Source: Parsley Energy

Laredo’s leasehold is in yellow in the below image, and when comparing with the above image, one can see that pretty much all of Laredo’s acreage is in what Parsley considers a Tier 1 (not core) area.

Source: Laredo Petroleum

Laredo’s share price has been hit pretty hard since it is burning cash in 2018 and will probably burn a bit of cash in 2019 as well if it wants to maintain production levels. Companies that are burning cash and have non top-tier acreage have been hit pretty hard in the last couple months. However, I think there is a good case based on both asset value and projected EBITDA that Laredo should be worth a significantly higher amount such as $8 per share.

To get to that value though, the oil market would probably need to stabilize and then improve a bit, while Laredo’s lower-density development would need to show type curve or better results.


Laredo’s stock looks pretty cheap now as it is trading at around 4x estimated 2019 EBITDA and only a modest amount of value is attributed to its acreage. It is in okay shape at low $50s oil, but would probably want oil prices to rebound a bit higher to gain more credit for its acreage. The acreage value has been challenged a bit by the downturn in oil prices (which affects non-core acreage values more) as well as the switch to lower density development (resulting in lower inventory). Laredo could still be worth $8 per share with a modest rebound in oil prices, plus solid results with lower-density drilling though.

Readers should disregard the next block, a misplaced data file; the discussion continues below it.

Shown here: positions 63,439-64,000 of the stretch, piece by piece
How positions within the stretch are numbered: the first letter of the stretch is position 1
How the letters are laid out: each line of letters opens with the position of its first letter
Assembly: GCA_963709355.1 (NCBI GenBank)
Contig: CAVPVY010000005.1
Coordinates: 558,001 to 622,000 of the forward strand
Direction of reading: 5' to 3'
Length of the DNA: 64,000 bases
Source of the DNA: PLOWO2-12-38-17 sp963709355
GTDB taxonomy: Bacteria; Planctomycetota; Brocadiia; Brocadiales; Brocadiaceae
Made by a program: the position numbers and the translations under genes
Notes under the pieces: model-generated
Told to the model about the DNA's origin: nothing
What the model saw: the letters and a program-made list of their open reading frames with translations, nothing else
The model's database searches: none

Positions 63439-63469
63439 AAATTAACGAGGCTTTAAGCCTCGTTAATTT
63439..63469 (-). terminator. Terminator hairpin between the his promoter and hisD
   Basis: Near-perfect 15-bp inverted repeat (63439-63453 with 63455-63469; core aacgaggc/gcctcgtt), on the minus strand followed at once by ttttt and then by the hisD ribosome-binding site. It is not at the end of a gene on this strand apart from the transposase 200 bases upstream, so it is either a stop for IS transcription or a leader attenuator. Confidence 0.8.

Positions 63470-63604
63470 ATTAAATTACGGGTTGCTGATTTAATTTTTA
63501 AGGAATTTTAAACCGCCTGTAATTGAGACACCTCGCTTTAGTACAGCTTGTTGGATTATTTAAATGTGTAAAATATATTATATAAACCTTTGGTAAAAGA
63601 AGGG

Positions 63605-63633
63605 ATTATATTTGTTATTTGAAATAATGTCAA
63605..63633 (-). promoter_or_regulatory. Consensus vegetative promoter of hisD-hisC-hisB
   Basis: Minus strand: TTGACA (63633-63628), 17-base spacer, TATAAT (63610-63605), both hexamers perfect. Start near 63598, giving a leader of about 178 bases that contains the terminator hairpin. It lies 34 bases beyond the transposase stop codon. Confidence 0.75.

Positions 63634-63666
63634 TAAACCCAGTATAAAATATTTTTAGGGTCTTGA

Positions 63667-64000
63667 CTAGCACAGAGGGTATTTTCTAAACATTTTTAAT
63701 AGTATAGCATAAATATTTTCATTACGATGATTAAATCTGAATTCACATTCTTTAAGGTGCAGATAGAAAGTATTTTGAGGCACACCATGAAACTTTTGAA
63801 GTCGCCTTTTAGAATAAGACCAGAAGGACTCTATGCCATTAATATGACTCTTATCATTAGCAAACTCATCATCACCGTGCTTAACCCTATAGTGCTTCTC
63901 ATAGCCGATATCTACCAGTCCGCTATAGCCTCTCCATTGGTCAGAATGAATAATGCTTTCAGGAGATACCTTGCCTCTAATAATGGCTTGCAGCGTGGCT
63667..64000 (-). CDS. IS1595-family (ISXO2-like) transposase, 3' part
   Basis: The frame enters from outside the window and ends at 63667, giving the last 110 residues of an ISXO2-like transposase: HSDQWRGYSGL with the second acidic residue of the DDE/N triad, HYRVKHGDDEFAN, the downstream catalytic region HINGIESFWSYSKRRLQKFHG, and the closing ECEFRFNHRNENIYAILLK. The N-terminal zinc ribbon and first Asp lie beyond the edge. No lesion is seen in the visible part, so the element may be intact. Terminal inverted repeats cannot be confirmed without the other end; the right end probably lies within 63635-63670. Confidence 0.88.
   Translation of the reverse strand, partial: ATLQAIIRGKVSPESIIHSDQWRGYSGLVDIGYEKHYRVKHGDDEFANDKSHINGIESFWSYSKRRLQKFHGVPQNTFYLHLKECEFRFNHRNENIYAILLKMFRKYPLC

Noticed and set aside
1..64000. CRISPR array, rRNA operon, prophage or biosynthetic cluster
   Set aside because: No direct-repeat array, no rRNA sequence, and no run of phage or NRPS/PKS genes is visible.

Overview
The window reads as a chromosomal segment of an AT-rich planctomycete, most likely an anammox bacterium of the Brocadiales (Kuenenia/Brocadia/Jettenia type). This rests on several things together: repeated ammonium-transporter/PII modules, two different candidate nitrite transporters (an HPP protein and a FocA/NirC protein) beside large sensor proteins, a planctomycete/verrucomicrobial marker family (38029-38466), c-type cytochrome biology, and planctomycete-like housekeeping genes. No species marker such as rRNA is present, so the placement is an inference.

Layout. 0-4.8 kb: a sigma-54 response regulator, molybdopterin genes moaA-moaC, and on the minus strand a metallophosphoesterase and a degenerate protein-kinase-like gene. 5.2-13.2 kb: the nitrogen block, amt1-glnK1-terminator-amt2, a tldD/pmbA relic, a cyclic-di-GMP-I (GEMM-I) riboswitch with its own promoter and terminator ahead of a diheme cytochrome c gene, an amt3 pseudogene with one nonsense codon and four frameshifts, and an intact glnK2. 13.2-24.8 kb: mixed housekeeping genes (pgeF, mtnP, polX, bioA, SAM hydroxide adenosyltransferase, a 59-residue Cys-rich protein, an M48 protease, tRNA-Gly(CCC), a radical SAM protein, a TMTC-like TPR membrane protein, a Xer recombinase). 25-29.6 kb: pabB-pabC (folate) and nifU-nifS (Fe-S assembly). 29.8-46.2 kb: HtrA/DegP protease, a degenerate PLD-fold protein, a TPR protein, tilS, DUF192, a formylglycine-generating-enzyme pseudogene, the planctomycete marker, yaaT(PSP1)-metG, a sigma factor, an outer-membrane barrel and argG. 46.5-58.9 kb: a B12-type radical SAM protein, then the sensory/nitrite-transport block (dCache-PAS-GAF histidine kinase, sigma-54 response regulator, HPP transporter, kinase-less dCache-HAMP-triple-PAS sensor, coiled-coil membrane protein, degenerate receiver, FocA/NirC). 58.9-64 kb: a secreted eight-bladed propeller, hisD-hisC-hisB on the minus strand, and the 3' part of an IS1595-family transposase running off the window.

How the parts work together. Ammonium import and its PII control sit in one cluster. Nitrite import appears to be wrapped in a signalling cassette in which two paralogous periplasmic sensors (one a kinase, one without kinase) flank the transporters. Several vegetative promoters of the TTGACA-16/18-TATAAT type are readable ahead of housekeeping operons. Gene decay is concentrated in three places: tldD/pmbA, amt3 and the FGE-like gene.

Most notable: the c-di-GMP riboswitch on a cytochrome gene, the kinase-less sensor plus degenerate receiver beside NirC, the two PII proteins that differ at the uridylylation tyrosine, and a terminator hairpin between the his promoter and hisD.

Disclosure: I/we have no positions in any stocks mentioned, but may initiate a long position in LPI over the next 72 hours.

I wrote this article myself, and it expresses my own opinions. I am not receiving compensation for it (other than from Seeking Alpha). I have no business relationship with any company whose stock is mentioned in this article.